Squire J. Vickers

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Squire Joseph Vickers (1872–1947) was an "underground Renaissance man", according to The New York Times. He was a chief architect of the New York City Subway system.[1]

Vickers began work in the Interborough Rapid Transit Company in 1906, as a young architect, and worked for 36 years, until 1942. A 2007 show organized by the New York Transit Museum described how he was responsible for more than 300 New York City Subway stations, the most of any architect. He was the system's lead designer for almost 30 years.[1][2]

Vickers was also an accomplished painter.


His works include several New York City Subway stations on the U.S. National Register of Historic Places.[3]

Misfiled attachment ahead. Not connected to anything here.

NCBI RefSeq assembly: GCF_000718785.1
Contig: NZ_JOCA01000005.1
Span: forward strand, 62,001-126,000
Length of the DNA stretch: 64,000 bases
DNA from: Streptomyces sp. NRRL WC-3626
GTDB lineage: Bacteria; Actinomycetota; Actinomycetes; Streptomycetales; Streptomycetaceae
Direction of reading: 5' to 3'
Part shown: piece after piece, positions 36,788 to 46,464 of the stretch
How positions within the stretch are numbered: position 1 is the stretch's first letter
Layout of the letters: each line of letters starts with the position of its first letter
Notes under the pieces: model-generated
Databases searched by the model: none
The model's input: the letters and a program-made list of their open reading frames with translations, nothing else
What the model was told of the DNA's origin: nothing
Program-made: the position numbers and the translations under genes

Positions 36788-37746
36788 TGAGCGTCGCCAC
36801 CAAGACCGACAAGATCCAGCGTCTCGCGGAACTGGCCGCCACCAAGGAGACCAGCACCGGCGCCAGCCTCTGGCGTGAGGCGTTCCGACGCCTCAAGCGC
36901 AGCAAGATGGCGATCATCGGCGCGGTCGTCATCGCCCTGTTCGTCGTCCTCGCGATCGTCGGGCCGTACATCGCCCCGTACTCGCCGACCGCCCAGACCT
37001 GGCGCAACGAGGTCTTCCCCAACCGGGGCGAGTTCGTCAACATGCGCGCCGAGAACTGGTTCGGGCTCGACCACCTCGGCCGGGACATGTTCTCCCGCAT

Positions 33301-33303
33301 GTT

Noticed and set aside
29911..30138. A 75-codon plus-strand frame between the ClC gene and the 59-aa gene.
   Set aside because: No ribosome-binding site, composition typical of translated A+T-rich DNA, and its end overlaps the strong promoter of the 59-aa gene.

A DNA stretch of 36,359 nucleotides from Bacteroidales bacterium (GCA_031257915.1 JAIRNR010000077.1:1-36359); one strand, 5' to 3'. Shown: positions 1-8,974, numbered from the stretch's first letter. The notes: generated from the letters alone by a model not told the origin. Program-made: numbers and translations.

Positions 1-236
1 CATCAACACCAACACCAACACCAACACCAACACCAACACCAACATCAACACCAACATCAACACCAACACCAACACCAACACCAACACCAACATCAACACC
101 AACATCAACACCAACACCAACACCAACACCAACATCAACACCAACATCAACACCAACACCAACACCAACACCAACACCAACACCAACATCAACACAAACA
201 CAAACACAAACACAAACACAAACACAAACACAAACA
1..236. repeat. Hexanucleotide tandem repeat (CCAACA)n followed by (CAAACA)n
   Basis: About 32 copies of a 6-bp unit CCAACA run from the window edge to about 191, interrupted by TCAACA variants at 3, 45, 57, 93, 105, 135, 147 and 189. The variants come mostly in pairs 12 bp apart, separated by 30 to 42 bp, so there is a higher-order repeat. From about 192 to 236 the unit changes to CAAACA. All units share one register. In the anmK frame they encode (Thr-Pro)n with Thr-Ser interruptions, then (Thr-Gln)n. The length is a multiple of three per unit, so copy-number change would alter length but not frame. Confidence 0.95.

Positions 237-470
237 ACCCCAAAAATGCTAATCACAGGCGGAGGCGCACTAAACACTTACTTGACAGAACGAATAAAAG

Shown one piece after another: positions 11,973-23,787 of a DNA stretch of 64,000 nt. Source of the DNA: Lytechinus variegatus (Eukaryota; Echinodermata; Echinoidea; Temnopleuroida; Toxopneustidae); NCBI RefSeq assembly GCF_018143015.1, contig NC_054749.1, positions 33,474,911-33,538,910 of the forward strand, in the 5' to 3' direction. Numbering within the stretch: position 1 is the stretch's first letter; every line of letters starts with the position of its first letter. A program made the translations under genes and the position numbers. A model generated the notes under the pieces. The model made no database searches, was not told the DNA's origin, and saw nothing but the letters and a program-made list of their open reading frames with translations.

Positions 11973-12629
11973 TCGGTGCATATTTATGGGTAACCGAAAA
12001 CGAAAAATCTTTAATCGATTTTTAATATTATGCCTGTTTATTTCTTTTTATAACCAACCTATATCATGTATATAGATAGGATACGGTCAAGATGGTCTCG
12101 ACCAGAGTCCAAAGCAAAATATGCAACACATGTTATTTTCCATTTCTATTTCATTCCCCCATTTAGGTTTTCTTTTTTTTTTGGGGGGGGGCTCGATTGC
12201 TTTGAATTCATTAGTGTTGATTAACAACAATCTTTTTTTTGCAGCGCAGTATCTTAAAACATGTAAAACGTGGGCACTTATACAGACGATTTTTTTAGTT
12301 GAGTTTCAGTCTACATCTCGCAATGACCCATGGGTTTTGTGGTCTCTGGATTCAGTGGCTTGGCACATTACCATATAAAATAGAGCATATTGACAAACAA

In Manhattan:

In Brooklyn:

In the Bronx:

In Queens:

See also[edit]


  1. ^ a b Kennedy, Randy (August 3, 2007). "Underground Renaissance Man: Watch the Aesthetic Walls, Please". The New York Times. Retrieved 2011-12-18.
  2. ^ "Architects of the NYC Subway – New Transit Museum Exhibit", Wired New York. 2007
  3. ^ "National Register Information System". National Register of Historic Places. National Park Service. July 9, 2010.

Further reading[edit]

  • Paintings By Squire Vickers (1872-1947): Designing Architect of the New York Subway System, by Elisabeth and Robert Kashey